Documents: Special Interest: Horticultural Therapy:

Getting Back to the Garden
by News Canada
May 13, 2007

The strenuous physical activity of lifting, digging, and planting associated with gardening is recognized as good exercise. However, these activities can lead to injury if performed incorrectly or for too long.

What's the impact of improper gardening techniques?

  • Repetitive strain injuries of the wrist and elbow.
     
  • Sprain/strain injuries to muscles throughout the body, but especially in the lower back.
     
  • Causes wear and tear on joints and muscles.
     
  • Lead to re-occurring or chronic pain and decreased independence, which impacts ones quality of life.

My back is sore after gardening. What do I do?

  • This may be soft tissue pain from using inactive joints/muscles. In this case, movement is probably more helpful than rest. Try moderate activity e.g walking and stretching for at least 10 minutes per hour.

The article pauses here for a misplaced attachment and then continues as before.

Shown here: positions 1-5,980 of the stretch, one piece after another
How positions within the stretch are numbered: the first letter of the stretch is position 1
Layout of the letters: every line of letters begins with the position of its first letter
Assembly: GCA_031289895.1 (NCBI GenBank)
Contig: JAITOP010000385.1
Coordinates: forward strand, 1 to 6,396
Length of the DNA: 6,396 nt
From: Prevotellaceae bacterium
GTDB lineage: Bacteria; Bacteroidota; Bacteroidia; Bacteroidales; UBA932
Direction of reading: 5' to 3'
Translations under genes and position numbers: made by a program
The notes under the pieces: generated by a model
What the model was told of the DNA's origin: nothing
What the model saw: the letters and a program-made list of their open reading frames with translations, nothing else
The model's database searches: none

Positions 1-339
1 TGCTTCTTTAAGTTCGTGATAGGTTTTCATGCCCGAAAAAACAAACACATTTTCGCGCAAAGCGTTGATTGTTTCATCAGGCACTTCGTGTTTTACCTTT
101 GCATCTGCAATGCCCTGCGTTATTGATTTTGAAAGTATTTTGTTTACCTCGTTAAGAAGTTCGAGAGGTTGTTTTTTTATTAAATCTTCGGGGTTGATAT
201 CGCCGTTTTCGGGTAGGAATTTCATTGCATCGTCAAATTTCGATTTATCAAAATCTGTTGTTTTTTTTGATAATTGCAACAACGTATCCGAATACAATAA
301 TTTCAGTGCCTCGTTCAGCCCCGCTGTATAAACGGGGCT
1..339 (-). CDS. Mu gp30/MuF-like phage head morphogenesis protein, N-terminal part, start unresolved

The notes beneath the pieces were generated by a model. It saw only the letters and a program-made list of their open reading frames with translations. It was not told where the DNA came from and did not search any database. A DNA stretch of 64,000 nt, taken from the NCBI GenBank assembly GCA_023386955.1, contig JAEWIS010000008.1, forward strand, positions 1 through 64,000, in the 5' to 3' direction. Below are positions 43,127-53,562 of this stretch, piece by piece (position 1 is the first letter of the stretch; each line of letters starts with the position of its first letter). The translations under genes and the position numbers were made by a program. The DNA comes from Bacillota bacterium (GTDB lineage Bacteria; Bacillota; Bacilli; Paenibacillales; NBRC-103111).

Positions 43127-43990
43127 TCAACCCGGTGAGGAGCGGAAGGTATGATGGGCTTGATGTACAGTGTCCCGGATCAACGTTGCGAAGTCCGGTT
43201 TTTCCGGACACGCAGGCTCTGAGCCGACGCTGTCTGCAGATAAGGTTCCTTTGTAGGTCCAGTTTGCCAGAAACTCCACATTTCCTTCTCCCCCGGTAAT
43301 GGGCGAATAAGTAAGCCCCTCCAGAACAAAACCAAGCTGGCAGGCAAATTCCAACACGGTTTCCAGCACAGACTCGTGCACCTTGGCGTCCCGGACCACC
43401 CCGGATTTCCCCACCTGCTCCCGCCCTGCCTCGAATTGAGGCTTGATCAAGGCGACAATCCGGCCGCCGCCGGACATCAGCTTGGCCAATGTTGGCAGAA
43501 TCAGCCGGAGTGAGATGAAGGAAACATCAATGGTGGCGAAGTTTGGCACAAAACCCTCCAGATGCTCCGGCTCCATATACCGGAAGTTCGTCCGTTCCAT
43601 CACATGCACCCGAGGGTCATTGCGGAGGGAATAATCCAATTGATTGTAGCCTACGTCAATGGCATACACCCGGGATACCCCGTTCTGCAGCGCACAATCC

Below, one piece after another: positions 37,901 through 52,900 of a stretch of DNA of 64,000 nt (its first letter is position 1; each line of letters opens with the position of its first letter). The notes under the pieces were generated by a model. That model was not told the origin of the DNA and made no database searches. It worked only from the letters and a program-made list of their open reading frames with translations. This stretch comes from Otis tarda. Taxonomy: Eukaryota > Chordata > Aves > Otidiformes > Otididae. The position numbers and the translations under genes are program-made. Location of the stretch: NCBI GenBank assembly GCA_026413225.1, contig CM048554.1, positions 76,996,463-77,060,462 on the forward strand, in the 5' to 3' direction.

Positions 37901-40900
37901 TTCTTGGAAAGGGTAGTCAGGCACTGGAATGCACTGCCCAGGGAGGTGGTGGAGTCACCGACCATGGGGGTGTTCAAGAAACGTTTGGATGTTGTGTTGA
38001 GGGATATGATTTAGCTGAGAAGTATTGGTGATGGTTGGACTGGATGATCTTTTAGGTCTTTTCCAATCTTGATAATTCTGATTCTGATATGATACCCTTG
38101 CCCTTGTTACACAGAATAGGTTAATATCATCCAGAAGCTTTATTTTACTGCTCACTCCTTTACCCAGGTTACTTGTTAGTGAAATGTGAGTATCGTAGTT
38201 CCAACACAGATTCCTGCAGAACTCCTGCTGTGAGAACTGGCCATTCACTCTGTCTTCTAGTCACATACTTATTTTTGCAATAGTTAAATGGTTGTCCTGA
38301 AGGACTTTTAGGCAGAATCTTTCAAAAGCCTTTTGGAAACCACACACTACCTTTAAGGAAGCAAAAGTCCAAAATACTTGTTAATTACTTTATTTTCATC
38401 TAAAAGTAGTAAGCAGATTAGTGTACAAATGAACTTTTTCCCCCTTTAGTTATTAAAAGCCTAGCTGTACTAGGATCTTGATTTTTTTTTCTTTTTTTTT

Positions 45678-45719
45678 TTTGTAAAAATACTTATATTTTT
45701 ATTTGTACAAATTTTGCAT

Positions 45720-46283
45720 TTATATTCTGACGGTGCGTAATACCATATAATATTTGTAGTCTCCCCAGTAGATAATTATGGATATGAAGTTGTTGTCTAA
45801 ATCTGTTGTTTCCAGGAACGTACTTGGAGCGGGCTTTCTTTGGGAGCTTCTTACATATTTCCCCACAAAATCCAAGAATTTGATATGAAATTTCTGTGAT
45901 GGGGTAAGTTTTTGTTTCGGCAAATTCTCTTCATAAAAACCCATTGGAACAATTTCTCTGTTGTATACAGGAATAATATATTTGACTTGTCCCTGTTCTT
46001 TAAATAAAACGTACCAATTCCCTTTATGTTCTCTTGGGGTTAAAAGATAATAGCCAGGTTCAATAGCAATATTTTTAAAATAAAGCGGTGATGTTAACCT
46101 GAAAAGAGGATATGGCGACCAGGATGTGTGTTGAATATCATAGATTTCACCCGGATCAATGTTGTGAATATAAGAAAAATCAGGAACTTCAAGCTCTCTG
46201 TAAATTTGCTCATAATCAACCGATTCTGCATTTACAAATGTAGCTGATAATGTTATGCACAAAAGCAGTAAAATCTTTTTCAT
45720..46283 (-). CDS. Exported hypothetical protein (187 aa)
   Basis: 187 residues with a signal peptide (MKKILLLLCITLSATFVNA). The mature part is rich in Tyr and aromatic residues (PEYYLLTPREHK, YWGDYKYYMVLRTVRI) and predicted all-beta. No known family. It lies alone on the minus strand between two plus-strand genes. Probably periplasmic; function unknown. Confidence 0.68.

• During the first 24-hours try applying a cold pack to your muscle pain, (once an hour for 10 to 15 minutes), or a heat pack after 48-hours have passed.
     
  • Liniments or a gentle massage can provide temporary relief.
     
  • If pain persists, visit a chiropractor. However, if you are experiencing severe chest pain contact/go to your local hospital emergency department.

For more information about the Plant and Rake Gardening Program visit the public education programs and material section of the Ontario Chiropractic Association Web site at www.chiropractic.on.ca or call 1 877-327-2273.

- News Canada

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